Using Multiple Post Processing Profiles and Reflection Probes
With larger environments, we don’t usually want one appearance for the whole space. We also don’t want a singular reflection probe, especially if rooms are completely separated by doors. Luckily, Unity can handle and blend both multiple Post Processing volumes and multiple Reflection Probes. Doing this, allows for much more diverse looks between different areas.
In the above scene, we have one large space. with a hallway entrance, and another short corridor through a separate door.
If we give each area a Reflection Probe, with an appropriate influence volume, we can capture more accurate reflections in each space without seeing things we shouldn’t.
We can also make use of our blend distances, to allow for multiple probes to be in view at once.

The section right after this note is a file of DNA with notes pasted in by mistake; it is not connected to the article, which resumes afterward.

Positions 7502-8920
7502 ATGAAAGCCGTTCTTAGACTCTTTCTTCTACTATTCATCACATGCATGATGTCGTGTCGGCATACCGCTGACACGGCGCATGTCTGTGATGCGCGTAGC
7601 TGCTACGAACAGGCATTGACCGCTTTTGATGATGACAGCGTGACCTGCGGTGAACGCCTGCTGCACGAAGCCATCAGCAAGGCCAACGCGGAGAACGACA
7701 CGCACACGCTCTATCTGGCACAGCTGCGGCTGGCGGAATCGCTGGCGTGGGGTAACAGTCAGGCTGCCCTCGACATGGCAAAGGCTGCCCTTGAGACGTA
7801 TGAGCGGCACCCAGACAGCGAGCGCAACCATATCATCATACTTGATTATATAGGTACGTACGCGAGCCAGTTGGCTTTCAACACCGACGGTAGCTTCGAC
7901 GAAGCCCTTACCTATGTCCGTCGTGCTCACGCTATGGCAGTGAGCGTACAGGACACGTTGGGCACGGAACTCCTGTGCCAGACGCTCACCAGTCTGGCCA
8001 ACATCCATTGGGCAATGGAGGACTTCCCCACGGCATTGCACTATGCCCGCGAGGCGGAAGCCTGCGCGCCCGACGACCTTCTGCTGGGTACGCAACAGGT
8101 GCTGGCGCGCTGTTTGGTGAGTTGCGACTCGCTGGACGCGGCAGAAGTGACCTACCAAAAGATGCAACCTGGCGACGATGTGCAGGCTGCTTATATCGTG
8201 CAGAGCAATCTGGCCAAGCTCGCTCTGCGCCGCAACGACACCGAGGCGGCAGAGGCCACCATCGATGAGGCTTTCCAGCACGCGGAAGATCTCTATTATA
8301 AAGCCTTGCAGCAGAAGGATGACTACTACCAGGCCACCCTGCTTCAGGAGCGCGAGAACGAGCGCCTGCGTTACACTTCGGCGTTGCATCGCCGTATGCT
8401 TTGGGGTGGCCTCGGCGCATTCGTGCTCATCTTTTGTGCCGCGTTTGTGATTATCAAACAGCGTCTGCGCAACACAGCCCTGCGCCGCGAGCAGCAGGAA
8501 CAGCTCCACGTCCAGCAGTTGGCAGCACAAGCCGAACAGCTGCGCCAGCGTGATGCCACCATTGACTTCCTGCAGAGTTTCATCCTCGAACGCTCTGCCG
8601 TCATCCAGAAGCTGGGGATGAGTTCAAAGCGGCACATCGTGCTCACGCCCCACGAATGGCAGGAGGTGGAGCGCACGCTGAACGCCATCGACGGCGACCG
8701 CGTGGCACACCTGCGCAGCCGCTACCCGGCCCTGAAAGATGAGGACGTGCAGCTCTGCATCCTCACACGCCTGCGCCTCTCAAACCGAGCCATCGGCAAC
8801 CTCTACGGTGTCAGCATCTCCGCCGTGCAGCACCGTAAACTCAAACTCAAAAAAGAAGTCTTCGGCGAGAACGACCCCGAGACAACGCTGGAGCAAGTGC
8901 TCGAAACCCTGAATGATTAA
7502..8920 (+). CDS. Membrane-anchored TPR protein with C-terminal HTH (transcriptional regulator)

To do the same with Post Processing Volumes, we can still continue to have a global volume, especially to handle consistent elements. But we can also create localized Post Processing volumes based within different shapes.
For demonstration purposes, I created a box volume on one side of my main room.
I then threw in a few quick overrides to change the color, and blur the screen. It could be useful in a gameplay sense, especially if the volume followed the player, but I simply wanted an easily visible difference.
Similarly to Reflection Probes, we can alter the blend distance for either a sharper or more subtle approach into the volume!
Ultimately, multiple Post Processing Profiles and Reflection Probes, allow for a more dynamic aesthetic to our games, especially on larger scales, without needing to do anything crazy to our scene itself.